New digital content has been added to Chronicling America, the open access database of historic U.S. newspapers that is part of the National Digital Newspaper Program (NDNP).
The newly available digital content is from 18th-century newspapers from the three early capitals of the United States: New York City, Philadelphia and Washington, D.C.
The addition of these newspapers is an expansion of the chronological scope of NDNP, which has come under criticism for the slow pace of its digitization program. The program is expanding its current time window of the years 1836-1922, to include digitized newspapers from the years 1690-1963.
Two of the early newspapers were established as national political publications. The Gazette of the United States (1789-1800) advocated a strong monarchical presidency and loyalty to the federal government. In opposition, the National Gazette (1791-1793), as the voice for the Republicans or Anti-Federalists, promoted a populist form of government. The National Intelligencer (1800-1809) was the first newspaper published in the City of Washington and the first to document the activities of Congress.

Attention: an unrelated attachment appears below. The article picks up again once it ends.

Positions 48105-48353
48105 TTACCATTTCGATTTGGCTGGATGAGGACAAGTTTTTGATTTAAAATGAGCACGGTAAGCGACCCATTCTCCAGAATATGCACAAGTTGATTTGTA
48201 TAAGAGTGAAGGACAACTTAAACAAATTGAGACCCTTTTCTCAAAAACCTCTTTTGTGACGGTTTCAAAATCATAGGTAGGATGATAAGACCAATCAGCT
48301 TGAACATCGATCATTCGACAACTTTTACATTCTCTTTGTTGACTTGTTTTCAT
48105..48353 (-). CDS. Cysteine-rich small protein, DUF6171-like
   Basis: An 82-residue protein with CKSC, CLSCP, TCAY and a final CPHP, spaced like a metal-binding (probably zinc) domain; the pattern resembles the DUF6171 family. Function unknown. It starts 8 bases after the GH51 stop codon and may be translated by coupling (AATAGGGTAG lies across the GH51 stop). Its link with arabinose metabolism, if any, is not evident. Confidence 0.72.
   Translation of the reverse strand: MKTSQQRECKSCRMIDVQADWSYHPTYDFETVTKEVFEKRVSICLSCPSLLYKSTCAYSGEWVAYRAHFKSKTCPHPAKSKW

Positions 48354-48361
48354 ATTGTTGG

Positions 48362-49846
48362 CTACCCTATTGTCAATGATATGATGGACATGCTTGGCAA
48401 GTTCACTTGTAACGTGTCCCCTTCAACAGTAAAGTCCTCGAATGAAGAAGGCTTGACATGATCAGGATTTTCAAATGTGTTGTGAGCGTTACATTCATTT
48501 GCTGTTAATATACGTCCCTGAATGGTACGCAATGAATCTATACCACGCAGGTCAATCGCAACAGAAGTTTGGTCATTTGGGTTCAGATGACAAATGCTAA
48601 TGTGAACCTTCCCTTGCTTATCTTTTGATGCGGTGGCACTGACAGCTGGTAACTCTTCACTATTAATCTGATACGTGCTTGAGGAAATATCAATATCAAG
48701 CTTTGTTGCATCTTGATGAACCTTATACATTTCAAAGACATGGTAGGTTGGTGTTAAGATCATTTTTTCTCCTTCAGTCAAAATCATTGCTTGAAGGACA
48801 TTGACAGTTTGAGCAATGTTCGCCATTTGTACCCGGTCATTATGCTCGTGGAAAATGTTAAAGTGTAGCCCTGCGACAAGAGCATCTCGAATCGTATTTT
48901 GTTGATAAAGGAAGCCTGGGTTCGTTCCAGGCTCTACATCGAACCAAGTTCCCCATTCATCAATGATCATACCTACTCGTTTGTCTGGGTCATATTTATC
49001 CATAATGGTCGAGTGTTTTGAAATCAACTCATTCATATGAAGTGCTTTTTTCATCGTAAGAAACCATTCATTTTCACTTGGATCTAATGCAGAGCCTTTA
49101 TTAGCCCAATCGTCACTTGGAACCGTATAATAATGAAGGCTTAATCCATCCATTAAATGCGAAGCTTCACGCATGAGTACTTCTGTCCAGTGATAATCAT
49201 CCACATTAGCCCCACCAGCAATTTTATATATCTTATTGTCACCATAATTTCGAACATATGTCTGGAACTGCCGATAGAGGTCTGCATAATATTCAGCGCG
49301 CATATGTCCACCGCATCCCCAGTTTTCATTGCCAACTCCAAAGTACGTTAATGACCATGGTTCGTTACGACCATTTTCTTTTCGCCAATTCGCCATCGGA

NDNP is a partnership among the National Endowment for the Humanities, the Library of Congress and participating states. NEH awards grants to state libraries, historical institutions and other cultural organizations that allow them to select historic local newspapers to be preserved in digital form. The states contribute information on each newspaper title and its historical and cultural context.
To date, just 11 million pages of historic newspapers have been made available on Chronicling America. In contrast, Tom Tryniski of Fulton, NY, has single-handedly digitized nearly 36 million pages and made them available on his FultonHistory.com website.
Photo of National Gazette Newspaper from 1791 provided.